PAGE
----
So what do we do?  A bitter fight may cost us a lot of support for 2006 (or it may solidify our support) and the use of the nuclear option, given that McCain has said he will support most SCOTUS nominee (in an effort to appease the conservatives in the GOP) the gang of 14 may be broken up.  

Give credit to Rove... He not only distracted us for the week, he took over headlines for the next few months.

I am starting to really Dislike O'Connor even though rationally this is not her fault.  

by yitbos96bb 2005-07-19 04:59PM | 0 recs
Re: It's Roberts,
Wag the Dog is nothing new. Clinton did it, Reagan did it, and if I go farther back, most Presidents have probably done it.

Bush could have done better than Roberts, but he could have done worse too. He is to the right of O'Connor, but to the left of Robert Bork (who isn't?). He appears to be similar to Rehnquist, who is arguably the court's most conservative member.

I doubt the Democrats will put up much of a fight, if for no other reason than that I have a hard time seeing this making the "Gang of Fourteen's" extraordinary circumstances. That being said, Bush will try to make a controversy where there really isn't one by dragging his feet and expecting the Senate to give him a rubber stamp, not a confirmation.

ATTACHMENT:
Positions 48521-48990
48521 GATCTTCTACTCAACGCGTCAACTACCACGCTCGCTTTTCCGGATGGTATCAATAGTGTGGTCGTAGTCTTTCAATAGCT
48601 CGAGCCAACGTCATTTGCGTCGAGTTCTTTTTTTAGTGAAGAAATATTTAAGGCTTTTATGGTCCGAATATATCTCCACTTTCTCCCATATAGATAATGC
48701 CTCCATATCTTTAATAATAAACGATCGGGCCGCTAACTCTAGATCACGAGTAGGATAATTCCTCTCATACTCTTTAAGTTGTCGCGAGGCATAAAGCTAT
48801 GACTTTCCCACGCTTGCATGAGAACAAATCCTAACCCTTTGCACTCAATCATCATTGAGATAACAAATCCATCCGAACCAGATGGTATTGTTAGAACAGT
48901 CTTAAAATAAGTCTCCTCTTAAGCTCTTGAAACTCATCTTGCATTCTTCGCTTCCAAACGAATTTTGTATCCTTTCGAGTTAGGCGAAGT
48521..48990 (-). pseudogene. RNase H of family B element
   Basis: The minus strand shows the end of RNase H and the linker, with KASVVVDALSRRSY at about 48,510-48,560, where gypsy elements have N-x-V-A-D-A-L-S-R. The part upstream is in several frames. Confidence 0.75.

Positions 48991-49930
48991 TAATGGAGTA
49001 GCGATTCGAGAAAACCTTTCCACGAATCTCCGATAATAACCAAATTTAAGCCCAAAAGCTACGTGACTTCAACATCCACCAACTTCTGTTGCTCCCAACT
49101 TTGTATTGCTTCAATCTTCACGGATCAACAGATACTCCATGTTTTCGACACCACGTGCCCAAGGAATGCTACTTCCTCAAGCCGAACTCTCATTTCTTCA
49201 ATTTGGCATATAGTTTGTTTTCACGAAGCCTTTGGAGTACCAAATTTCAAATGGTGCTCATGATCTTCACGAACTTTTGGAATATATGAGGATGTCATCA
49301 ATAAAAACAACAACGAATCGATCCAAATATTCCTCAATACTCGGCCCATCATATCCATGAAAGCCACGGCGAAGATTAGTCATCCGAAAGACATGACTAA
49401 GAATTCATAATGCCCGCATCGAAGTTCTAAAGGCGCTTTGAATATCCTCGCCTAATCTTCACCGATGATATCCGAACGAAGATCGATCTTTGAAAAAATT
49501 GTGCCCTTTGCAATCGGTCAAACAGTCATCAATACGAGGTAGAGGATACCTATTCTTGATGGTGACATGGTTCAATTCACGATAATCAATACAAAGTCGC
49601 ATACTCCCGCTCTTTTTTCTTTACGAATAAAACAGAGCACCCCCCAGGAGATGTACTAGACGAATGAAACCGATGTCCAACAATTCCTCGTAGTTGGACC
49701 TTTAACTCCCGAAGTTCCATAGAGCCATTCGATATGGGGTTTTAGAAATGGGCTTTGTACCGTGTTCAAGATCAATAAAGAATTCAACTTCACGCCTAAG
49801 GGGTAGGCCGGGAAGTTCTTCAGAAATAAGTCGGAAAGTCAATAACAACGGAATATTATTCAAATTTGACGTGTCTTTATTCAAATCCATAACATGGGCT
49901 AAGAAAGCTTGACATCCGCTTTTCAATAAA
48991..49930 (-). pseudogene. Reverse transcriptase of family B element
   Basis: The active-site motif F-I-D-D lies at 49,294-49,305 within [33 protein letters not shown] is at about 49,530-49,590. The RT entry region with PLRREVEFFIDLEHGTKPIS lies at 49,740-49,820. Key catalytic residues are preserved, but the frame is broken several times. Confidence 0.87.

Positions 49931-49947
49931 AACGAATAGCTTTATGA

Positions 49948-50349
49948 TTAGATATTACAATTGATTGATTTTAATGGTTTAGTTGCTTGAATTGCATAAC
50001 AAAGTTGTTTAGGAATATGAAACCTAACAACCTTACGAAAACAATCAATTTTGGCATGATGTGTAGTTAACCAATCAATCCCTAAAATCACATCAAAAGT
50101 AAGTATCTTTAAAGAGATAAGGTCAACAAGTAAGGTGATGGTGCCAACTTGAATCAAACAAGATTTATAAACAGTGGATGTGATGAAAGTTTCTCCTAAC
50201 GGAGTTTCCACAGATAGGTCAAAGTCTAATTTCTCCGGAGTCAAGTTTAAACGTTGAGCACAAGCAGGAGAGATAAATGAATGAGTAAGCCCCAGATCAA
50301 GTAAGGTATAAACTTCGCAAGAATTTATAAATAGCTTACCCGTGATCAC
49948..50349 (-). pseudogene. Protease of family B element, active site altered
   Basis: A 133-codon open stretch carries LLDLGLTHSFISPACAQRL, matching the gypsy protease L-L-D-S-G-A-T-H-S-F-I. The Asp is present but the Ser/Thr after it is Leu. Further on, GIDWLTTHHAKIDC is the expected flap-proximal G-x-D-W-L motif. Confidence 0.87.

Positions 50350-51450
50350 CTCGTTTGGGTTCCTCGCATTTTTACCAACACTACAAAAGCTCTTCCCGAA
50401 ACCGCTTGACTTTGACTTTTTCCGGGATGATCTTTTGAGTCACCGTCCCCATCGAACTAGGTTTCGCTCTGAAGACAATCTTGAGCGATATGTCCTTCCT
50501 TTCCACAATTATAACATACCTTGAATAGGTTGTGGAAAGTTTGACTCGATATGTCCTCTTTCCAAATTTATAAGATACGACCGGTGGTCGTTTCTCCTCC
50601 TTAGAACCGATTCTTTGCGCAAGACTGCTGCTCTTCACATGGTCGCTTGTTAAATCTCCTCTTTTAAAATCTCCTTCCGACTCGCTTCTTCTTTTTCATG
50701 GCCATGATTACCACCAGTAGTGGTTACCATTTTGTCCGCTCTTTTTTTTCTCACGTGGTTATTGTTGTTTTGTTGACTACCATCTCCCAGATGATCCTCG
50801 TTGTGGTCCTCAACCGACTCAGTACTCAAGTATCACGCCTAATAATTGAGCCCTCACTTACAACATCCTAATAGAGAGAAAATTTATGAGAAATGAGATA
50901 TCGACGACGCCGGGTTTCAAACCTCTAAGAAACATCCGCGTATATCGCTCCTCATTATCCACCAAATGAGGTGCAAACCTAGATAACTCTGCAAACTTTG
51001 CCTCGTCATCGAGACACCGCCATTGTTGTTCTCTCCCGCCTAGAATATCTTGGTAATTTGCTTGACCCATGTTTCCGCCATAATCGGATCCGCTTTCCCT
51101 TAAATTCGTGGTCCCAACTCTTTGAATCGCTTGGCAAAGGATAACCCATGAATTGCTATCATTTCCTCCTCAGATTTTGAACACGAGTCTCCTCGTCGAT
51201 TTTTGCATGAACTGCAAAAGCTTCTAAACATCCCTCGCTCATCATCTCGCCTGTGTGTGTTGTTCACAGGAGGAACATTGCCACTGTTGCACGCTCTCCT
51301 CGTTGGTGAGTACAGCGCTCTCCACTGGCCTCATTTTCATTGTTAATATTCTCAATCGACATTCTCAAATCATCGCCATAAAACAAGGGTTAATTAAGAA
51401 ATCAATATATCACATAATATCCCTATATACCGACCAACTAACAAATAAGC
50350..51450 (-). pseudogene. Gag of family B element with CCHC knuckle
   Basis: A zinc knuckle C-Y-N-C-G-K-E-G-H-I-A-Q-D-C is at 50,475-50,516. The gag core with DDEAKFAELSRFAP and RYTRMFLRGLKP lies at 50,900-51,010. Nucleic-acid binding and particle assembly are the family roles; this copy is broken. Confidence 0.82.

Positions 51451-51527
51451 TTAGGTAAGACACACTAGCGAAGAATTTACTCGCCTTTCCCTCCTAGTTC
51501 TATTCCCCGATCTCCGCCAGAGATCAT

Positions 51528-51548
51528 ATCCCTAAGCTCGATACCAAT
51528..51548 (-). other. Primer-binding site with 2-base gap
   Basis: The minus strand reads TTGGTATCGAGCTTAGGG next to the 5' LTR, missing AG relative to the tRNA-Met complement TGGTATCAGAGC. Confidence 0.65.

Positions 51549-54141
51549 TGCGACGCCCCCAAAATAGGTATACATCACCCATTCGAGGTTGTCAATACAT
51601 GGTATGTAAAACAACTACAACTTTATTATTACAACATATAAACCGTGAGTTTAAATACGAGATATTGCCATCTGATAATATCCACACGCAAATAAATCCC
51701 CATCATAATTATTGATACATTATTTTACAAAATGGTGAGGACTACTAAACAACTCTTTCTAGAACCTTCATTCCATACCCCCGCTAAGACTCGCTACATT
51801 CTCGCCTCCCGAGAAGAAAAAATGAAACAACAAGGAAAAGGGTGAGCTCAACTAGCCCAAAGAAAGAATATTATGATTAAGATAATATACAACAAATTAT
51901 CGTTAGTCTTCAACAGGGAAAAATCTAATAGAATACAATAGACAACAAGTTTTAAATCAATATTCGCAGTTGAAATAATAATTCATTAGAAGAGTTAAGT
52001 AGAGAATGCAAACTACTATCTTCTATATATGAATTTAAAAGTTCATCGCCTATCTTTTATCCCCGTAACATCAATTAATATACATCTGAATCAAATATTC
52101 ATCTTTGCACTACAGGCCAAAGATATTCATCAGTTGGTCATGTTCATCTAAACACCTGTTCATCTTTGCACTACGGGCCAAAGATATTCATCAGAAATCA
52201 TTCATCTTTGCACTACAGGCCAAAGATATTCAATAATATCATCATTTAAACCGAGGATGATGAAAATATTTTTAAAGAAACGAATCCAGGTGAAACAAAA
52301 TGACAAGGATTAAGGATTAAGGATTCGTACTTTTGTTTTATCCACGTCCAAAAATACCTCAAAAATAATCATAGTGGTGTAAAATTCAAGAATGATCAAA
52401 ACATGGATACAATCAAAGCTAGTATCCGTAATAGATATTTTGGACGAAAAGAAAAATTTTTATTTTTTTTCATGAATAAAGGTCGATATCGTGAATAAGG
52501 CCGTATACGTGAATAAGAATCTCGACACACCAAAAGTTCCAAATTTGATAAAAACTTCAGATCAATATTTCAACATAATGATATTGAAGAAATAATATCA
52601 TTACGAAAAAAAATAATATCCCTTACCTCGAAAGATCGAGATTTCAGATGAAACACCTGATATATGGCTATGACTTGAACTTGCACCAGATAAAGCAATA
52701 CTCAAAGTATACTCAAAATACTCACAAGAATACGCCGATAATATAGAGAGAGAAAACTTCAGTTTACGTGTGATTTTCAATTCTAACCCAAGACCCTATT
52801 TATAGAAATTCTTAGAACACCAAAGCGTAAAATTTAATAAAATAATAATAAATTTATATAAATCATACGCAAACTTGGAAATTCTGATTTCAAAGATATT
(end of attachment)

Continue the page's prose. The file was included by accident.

by wayward 2005-07-19 05:17PM | 0 recs
Re: It's Roberts,
Scalia is hands down the most conservative member of the court.  Rhenquist is up there... I put him on the same track with Thomas.  

I never said Wag the Dog is new... I was pointing out this is one of the better ones I have seen.  

by yitbos96bb 2005-07-20 06:05AM | 0 recs
Just one word
There's just one word that's going to define this nomination fight: abortion.

It's gonna split things up pretty interestingly, with the Republicans losing perhaps four or five senators who are strongly pro-choice, unless party discipline is well-enforced. A couple strongly pro-life Democrats, like Ben Nelson of Nebraska, might vote for Roberts' confirmation.